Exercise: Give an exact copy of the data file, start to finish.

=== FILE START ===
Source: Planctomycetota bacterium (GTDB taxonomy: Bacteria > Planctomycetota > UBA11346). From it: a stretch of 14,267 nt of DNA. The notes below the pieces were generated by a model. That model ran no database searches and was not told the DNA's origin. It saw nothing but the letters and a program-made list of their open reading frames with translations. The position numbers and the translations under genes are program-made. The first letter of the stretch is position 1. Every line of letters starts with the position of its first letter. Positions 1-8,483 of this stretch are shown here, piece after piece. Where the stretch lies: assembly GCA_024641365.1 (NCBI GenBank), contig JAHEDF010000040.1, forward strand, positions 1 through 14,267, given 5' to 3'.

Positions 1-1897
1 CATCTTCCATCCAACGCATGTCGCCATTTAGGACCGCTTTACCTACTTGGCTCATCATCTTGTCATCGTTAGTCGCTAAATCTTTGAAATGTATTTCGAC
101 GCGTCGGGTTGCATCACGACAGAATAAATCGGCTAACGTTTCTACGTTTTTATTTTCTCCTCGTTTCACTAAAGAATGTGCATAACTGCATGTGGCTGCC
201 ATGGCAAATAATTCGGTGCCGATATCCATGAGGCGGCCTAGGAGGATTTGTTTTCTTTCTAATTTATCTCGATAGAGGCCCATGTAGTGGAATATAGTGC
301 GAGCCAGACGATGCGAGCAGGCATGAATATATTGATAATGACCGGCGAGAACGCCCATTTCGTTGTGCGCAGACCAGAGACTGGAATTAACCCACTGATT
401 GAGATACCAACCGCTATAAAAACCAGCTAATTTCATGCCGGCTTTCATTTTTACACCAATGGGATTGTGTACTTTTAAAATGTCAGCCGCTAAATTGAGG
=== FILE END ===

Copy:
Source: Planctomycetota bacterium (GTDB taxonomy: Bacteria > Planctomycetota > UBA11346). From it: a stretch of 14,267 nt of DNA. The notes below the pieces were generated by a model. That model ran no database searches and was not told the DNA's origin. It saw nothing but the letters and a program-made list of their open reading frames with translations. The position numbers and the translations under genes are program-made. The first letter of the stretch is position 1. Every line of letters starts with the position of its first letter. Positions 1-8,483 of this stretch are shown here, piece after piece. Where the stretch lies: assembly GCA_024641365.1 (NCBI GenBank), contig JAHEDF010000040.1, forward strand, positions 1 through 14,267, given 5' to 3'.

Positions 1-1897
1 CATCTTCCATCCAACGCATGTCGCCATTTAGGACCGCTTTACCTACTTGGCTCATCATCTTGTCATCGTTAGTCGCTAAATCTTTGAAATGTATTTCGAC
101 GCGTCGGGTTGCATCACGACAGAATAAATCGGCTAACGTTTCTACGTTTTTATTTTCTCCTCGTTTCACTAAAGAATGTGCATAACTGCATGTGGCTGCC
201 ATGGCAAATAATTCGGTGCCGATATCCATGAGGCGGCCTAGGAGGATTTGTTTTCTTTCTAATTTATCTCGATAGAGGCCCATGTAGTGGAATATAGTGC
301 GAGCCAGACGATGCGAGCAGGCATGAATATATTGATAATGACCGGCGAGAACGCCCATTTCGTTGTGCGCAGACCAGAGACTGGAATTAACCCACTGATT
401 GAGATACCAACCGCTATAAAAACCAGCTAATTTCATGCCGGCTTTCATTTTTACACCAATGGGATTGTGTACTTTTAAAATGTCAGCCGCTAAATTGAGG